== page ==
Bojan Kovacevic, Author

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Military
Head Quarter

Perspectives
What does the future of the buildings look like today?
The results of a referendum in May of this year indicate
that Serbian and Montenegro will, from now on, go their
separate ways. This means a further shrinking of the army.
The division of military objects already occurred several
years ago: all military objects located on the territory of a
republic, are owned by that republic. Consequently, the
republic of Serbia is the owner of the military center. As
historical preservation has stipulated a reconstruction of
the center, the question arises if the army has both the
funds and interest for a reconstruction. In speaking with
army members, there was no question of their remaining
in the complex. However, it is known that, at the moment,
the army must save in all areas. For instance, the
recruitment service period shrinks continually due to the
shortage of funds. For this reason, the likelihood that
the building will be sold is high. From the standpoint of
historical preservationists, the establishment of public
uses such as, cultural institutions, shopping, or a hotel
would be most beneficial. However with this, the problem
is money. Will an investor be found who is willing to pay
for the expensive reconstruction?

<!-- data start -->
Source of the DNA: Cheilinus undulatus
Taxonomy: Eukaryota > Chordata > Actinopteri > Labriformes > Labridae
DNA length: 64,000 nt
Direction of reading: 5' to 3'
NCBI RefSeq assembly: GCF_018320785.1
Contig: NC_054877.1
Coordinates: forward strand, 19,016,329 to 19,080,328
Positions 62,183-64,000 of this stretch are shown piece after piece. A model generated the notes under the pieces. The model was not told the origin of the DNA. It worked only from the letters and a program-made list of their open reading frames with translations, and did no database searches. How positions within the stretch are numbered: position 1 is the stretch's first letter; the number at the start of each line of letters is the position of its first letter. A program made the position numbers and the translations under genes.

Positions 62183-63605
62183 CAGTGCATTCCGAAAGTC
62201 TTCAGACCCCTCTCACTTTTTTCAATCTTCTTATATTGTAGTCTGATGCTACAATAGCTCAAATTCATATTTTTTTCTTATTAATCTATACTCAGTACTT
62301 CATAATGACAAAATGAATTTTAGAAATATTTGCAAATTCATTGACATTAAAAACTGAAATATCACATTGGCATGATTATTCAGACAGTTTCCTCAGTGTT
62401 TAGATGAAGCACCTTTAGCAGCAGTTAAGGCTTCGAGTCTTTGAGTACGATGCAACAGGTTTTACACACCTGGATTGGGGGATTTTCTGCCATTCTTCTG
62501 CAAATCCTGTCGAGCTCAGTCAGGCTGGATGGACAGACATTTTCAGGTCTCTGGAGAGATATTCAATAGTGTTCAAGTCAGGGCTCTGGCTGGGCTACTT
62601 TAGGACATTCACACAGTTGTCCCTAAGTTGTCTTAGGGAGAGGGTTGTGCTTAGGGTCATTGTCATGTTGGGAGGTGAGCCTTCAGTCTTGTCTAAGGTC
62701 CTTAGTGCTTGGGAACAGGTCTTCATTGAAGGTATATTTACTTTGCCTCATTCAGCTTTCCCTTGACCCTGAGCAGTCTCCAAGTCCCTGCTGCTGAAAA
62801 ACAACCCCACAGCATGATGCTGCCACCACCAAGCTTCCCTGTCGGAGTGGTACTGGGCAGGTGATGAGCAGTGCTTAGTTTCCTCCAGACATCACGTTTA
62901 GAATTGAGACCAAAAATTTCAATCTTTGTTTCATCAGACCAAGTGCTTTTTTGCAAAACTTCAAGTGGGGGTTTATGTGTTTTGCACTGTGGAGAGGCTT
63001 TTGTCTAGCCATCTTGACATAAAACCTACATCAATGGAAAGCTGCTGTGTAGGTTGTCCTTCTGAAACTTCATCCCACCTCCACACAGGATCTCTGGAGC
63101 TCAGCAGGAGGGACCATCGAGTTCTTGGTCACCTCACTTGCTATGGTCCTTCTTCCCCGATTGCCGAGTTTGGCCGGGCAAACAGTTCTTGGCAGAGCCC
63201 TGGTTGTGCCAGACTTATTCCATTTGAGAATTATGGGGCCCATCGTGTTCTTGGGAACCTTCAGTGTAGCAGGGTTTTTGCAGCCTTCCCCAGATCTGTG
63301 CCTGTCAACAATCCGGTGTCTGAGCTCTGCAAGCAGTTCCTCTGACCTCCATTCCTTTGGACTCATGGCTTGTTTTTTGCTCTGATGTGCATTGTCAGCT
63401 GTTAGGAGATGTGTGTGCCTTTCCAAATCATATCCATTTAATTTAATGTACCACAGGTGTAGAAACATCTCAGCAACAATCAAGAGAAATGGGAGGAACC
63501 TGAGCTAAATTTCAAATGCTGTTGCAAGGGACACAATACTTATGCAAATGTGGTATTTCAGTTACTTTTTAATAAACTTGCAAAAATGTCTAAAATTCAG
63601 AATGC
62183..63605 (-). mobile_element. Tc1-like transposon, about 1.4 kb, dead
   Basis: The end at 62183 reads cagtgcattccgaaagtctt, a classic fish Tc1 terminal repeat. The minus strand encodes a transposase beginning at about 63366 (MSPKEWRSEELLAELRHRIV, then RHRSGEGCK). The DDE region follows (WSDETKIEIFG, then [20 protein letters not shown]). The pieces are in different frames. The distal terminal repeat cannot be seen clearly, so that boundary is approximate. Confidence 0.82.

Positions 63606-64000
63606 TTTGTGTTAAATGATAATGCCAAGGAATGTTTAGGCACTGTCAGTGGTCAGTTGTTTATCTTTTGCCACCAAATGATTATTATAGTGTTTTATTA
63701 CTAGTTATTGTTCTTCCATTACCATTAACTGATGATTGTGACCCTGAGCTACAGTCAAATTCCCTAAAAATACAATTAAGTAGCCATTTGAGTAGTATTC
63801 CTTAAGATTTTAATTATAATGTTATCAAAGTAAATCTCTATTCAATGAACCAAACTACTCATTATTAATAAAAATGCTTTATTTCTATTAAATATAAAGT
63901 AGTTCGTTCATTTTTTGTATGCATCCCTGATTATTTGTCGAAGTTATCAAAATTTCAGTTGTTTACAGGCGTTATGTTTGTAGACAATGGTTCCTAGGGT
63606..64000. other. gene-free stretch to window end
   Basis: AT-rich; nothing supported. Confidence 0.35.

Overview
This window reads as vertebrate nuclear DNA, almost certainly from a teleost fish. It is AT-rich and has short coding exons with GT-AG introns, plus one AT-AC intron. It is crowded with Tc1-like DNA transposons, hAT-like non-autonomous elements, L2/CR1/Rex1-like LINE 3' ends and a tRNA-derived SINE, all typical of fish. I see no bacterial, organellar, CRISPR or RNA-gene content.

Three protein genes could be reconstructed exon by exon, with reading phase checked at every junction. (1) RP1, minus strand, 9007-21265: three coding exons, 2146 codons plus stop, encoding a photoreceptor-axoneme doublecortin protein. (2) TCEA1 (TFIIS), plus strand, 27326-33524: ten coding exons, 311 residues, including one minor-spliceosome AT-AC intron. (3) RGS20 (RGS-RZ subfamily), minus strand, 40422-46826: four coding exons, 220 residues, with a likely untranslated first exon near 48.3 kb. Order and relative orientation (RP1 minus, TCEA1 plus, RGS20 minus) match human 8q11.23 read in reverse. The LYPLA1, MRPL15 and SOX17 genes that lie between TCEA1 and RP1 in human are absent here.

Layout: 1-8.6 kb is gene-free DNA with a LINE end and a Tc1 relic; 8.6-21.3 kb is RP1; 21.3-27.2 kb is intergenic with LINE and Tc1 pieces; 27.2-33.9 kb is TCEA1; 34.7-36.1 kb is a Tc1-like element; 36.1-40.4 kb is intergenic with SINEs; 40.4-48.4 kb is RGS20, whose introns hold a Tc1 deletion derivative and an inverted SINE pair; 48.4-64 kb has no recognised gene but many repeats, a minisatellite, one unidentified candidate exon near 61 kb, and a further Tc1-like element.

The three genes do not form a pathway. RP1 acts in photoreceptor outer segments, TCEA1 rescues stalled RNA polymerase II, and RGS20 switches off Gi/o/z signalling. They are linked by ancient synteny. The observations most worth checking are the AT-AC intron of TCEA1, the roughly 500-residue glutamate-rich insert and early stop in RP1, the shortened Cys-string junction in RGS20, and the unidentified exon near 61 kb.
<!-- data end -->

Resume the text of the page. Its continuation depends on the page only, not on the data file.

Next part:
For Bojan Kovacevic, the future is completely clear. As
in all of Europe, the defense ministry is located in the
center of the city, while the professional military of the
army headquarters is located in the exterior, the same
will also occur in Belgrade. According to him, the army
will retain the smaller building and sell the larger, with
the tower. He sees a hotel as the best option, due to
the connection with the airport, yet predicts problems
with the buildings installations and parking. In terms
of its urban character, he believes that the buildings
would continue to act as an ensemble, despite differing
owners and functions. Yet some problems might arise,
when, for instance, lights burn in one building during the
night while in the other they do not. According to him,
the decisive question is how the building should be sold:
for a knockdown price in its current condition, or already
renovated? He has suggested that the government sell a
third army structure in order to finance the reconstruction
of the building. Incidentally, it was decided in April of this
year that the city museum, of which Kovacevic is the
director, will move into the army building on the same
block as the current Defense Ministry.

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Ministery of Defense

Military buildings

Museum of the City of


Belgrade
Hotel
Future utilization after the plans of Bojan Kovacevic, author of the book and director of the museum

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Military
Head Quarter

Reconstruction
Belgrade appears nearly unified in reference to the
reconstruction; voices are rarely raised in opposition. It
is interesting to note however, that Dobrovics Military